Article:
Lexington mother charged with trafficking daughter
LEXINGTON (AP) — A Lexington mother is being charged with offering her boyfriend sex acts with her then-12-year-old daughter for money.
The Lexington Herald-Leader reports that around the child’s birthday in August, 33-year-old Stephanie Watts offered her daughter money to have oral sex with her boyfriend, 34-year-old Juan Hernandez, in her home.
Court documents say the daughter told the Children’s Advocacy Center that when she told Watts she didn’t want to have sex with Hernandez, her mother replied, “Well you are going to.”
Documents say the next morning, Watts took $80 out of Hernandez’s pant pocket and told her daughter not to say anything.
The girlfriend of the alleged victim’s uncle told police Watts drunkenly admitted the incident to her in early September.
It’s unclear if Watts has an attorney.
Rehab program helps Ky. inmates clean up their lives
LOUISVILLE (AP) — A rehab program at the Kentucky Department of Corrections is helping inmates clean up their lives.
WHAS-TV reports that the program called “Enough is Enough” helps addicts detox, as well as stay clean.
Ken Wright is the program’s director and one of its teachers. He says part of the discussion about relapse education and relapse prevention involves “identifying triggers.”
Participant Cynthia Weddell says the program also teaches inmates how to be responsible once they get out, like taking care of their bills instead of buying drugs.
Officials say the department also has a similar program for males.
Ky. mall reopens a day after disturbances
LOUISVILLE (AP) — A suburban Louisville mall reopened Sunday with extra security, a day after closing early when roving bands of unruly teens caused a series of disturbances that required police to bring in reinforcements to quell the violence.
The night before, up to 2,000 teens created mayhem at Mall St. Matthews as the shopping center was filled with post-Christmas shoppers, police said.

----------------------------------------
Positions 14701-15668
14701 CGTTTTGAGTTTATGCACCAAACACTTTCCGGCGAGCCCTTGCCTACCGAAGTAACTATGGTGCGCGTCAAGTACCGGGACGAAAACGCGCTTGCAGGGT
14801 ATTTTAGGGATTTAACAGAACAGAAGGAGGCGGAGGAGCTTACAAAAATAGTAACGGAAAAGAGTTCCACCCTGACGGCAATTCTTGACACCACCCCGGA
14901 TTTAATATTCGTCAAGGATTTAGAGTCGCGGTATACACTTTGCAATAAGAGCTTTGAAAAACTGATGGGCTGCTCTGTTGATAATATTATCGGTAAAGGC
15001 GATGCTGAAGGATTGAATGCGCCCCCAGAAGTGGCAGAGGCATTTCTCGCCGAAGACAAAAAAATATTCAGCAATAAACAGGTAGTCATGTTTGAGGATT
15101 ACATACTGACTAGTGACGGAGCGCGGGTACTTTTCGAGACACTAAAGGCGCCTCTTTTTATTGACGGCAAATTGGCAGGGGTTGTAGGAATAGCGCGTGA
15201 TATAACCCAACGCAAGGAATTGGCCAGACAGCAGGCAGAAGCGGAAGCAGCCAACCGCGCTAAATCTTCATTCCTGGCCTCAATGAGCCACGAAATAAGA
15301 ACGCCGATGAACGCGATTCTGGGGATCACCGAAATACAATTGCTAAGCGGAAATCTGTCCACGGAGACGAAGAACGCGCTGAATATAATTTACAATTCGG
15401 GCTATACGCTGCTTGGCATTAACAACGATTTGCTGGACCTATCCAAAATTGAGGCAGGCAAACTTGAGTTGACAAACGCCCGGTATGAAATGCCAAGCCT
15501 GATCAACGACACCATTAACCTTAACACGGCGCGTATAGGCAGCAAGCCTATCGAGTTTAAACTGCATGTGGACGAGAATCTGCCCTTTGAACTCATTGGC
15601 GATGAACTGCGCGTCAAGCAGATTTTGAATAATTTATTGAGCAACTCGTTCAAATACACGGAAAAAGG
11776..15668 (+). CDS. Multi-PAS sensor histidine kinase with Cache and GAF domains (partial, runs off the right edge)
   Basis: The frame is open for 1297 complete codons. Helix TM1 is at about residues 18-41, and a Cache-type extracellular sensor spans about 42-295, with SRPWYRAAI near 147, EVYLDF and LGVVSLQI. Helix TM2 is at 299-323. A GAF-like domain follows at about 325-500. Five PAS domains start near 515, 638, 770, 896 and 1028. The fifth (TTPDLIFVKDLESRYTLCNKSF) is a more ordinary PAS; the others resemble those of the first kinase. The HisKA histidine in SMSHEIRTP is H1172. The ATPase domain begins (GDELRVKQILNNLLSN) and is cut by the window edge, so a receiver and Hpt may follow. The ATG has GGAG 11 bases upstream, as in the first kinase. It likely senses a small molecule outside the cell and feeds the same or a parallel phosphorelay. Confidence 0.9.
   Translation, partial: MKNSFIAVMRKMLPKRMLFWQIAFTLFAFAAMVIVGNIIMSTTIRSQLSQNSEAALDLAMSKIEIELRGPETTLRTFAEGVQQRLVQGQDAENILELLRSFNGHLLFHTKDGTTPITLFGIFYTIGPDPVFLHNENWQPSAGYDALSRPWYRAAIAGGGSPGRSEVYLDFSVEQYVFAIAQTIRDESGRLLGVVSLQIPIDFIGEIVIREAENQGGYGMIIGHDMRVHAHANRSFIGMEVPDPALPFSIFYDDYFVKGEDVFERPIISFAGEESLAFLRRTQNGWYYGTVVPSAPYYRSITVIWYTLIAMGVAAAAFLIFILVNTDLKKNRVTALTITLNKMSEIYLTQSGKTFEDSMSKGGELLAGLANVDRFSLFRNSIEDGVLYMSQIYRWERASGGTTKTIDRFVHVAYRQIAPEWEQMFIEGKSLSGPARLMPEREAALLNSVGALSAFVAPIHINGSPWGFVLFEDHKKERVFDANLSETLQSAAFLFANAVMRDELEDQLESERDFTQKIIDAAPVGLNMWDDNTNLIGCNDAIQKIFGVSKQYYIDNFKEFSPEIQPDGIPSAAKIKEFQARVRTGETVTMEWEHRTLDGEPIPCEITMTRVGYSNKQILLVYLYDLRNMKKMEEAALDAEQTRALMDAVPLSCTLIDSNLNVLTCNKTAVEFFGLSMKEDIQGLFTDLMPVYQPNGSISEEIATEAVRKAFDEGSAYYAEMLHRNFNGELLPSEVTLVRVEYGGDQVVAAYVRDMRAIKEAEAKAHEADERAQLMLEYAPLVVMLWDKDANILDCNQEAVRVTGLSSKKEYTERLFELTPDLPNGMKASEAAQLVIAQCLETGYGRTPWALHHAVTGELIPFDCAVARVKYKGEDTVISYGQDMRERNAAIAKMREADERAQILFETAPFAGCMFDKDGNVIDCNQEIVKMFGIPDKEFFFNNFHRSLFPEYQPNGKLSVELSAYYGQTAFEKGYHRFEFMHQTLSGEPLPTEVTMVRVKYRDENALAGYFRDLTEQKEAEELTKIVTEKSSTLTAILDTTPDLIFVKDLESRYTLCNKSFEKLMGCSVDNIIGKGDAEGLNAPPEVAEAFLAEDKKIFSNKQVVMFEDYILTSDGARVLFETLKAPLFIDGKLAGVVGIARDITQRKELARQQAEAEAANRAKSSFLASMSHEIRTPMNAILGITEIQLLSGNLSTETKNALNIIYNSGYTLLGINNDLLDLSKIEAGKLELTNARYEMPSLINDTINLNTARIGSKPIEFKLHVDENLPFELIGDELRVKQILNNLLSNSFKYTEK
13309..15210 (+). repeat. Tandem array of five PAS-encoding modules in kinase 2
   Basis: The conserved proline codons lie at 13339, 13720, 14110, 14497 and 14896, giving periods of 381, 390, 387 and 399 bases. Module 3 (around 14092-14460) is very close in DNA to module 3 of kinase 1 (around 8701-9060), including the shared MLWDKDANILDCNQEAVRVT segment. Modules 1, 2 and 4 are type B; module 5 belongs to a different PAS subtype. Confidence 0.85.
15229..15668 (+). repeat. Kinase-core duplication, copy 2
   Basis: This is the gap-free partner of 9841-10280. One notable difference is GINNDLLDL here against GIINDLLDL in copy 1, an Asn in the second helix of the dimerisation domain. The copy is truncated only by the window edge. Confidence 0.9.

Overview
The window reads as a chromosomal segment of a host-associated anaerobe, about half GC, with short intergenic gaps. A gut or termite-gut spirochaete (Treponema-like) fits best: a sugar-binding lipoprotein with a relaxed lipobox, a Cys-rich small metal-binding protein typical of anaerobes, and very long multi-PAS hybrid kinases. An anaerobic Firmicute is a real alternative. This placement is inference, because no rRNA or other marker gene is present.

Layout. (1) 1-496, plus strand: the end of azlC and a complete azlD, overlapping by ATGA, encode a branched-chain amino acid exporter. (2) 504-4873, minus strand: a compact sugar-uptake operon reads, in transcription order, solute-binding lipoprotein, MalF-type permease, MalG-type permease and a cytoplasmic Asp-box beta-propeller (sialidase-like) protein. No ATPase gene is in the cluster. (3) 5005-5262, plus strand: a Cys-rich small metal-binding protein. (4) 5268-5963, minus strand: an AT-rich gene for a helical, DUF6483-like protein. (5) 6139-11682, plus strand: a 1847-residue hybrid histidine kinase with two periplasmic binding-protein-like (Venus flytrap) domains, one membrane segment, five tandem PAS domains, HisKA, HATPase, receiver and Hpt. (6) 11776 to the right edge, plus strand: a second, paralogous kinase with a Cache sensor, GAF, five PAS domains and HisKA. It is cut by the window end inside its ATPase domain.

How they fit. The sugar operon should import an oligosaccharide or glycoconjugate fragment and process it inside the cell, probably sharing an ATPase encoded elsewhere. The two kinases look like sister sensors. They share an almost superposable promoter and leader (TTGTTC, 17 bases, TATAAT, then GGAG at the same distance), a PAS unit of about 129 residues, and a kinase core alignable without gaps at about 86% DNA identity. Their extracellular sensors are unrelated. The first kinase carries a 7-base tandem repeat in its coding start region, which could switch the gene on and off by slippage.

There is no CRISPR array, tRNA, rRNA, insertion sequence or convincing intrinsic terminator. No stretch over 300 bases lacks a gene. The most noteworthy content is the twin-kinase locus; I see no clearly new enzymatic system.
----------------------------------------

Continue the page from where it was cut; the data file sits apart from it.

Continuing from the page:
Dozens of officers from four police agencies responded to numerous reports of fights, harassment of customers and store employees and other problems Saturday night that spread throughout the shopping center, said Officer Dennis McDonald, a spokesman for suburban St. Matthews police.
Police started receiving reports of disorderly conduct about 7 p.m. EST Saturday, and the situation quickly escalated, he said. About an hour later, the decision was made to close the mall early, but teens tried to prevent some businesses from shutting their doors, he said.
No arrests were made, but “it wasn’t for the lack of criminal activity,” McDonald said Sunday.
“We were largely outnumbered, and our focus was on restoring order and dispersing the crowd,” he said. “And we were focused on the safety of patrons and of our fellow officers. Certainly, if they were assaulting innocent people, police would have made arrests.”
Police received reports of gunshots fired but could not confirm whether shots were actually fired, McDonald said.
Minor injuries were reported from people being pushed down or shoved, he said.
The popular mall reopened Sunday with added police presence, he said. There were no reports of problems by early evening, he said.
Man shot to death had hoped to help troubled teens
LEXINGTON (AP) — A Lexington man had once hoped to become a counselor for at-risk and violent kids, but his life ended abruptly when he was shot to death earlier this month.
Andres Soto Jr., 20, was shot Dec. 7 while standing outside on Lexington’s Oxford Circle after 3 a.m. He later died at a hospital. A 15-year-old has been charged with murder in the shooting.
Soto’s family, friends and mentors told The Lexington Herald-Leader Soto had worked to overcome adversity and to help others do the same.
“It’s a terrible irony that what he wanted to do was to counsel that kind of kid,” said Elise Crisp, who taught Soto at The Learning Center at Linlee. Soto graduated from there in 2013.
Police say there’s no evidence that indicates Soto knew the shooter.